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Intrinsic Contradictions of the Money Concept From Real Bill to Monetarism and Back Again

Journal article
Authors Hasse Ekstedt
Published in Chinese Business Review
Volume 16
Issue 4
Pages 170-192
ISSN 1537-1506
Publication year 2017
Published at School of Public Administration
Pages 170-192
Language en
Links www.davidpublisher.org/Home/Journal...
Keywords IS-LM-model, permanent employment, money, monetarism, real bill
Subject categories Economics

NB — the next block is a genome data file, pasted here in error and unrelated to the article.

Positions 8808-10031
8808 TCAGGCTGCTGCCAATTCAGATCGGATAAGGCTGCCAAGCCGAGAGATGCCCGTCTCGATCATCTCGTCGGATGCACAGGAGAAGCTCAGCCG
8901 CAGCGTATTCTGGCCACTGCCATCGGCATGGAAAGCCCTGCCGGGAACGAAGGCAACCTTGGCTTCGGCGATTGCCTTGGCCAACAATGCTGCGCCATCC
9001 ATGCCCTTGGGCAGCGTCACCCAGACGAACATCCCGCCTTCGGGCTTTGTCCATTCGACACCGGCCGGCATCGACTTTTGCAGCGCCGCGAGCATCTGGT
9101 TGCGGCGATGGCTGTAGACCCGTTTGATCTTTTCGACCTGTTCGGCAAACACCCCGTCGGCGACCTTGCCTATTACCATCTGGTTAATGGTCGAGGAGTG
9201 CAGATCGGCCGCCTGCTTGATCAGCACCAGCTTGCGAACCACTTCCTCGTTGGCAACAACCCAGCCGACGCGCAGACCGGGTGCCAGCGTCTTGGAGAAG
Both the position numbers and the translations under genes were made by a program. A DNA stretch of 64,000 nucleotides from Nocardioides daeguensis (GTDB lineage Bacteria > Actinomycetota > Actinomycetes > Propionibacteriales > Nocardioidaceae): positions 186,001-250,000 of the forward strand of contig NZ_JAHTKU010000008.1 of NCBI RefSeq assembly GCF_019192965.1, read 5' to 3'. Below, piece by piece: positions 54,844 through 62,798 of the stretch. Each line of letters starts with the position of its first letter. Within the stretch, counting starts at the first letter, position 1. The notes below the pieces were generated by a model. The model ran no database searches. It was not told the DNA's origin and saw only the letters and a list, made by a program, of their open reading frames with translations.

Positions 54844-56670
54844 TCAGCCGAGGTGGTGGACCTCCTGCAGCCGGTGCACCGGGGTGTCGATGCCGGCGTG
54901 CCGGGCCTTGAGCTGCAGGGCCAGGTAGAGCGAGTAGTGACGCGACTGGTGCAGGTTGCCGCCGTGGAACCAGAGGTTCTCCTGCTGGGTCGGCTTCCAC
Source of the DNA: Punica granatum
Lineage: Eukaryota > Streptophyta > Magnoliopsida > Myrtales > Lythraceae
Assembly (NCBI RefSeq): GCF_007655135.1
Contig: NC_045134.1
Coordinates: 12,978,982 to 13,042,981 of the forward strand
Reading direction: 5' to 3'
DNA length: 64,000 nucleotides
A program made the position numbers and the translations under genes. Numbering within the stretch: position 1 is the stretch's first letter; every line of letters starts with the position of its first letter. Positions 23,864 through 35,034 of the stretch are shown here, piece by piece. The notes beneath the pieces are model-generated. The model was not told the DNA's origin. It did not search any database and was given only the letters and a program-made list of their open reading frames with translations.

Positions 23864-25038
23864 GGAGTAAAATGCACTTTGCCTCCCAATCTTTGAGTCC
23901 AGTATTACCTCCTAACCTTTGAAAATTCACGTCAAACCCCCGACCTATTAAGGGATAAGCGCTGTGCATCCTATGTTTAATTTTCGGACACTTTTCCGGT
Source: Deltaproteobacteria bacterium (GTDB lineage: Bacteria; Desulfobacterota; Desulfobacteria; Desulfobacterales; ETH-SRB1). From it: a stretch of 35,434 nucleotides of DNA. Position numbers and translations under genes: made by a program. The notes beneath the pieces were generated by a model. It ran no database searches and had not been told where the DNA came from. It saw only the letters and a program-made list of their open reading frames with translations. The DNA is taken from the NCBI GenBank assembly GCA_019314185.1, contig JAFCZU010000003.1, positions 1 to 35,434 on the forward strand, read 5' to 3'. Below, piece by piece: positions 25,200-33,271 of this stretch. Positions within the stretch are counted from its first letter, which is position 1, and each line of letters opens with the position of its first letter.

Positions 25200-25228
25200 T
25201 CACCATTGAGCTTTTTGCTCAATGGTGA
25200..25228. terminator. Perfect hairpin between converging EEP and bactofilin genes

The Nobel laureate, Robert Lucas, declared 2003 in his presidential address to the American Economic Association, that the “central problem of depression-prevention has been solved, for all practical purposes, and has in fact been solved for many decades”. Today we stand in front of severe social unease in most OECD-countries and military conflicts are more severe than in many years. What do the economic scientists say? What do they suggest? Nothing! Are there any economic models for solving the problems? Economics is a social science, but has forgotten this in the worshipping of “the market exchange” and the concept of equilibrium. This paper is a discourse of the economic theory in the light of the economic development after WW2. The focus is on the theoretical anomalies with respect to money in relation to the systemic changes of the financial sector from WW2 to the current structure. The globalized real development and ownership of capital imply that financial flows are less attached to real flows and furthermore that currencies and state securities became less secure. New financial technologies enforce new attitudes to money, finance, and financial control. The financial crises of 2008 showed the theoretical deficiencies of the ruling mainstream economic theory particularly in its attitude to the concept of money. The downgrading of the US 2011 by S&P and the following turmoil showed the fragility and the chaotic structure of the apprehensions of the system. It is a bit ironic that the change of the global financial industry we experience today in its basic structure is similar to the system prevailing before 1810 and was advocated by Adam Smith, the so called Real Bill system. During the Napoleonic wars Britain’s financial system became exhausted not to say chaotic. It became the task of the two leading economists, Henry Thornton and David Ricardo to design a new system where Bank of England was the controller of the new system and the final design was taken as a law 1844 Bank Charter Act. This was actually the formal birth of the modern structure of monetarist theory. Because of the increased global financial integration, which developed organically outside the control of national authorities due to new communication systems and some other technical innovations, we now have had a development back to something like the Real Bill system of pre-1810. This structural change calls for a definitive departure from the Monetarist theory, not necessarily by theoretical reason but because it does not fit into the current economic and financial structure.

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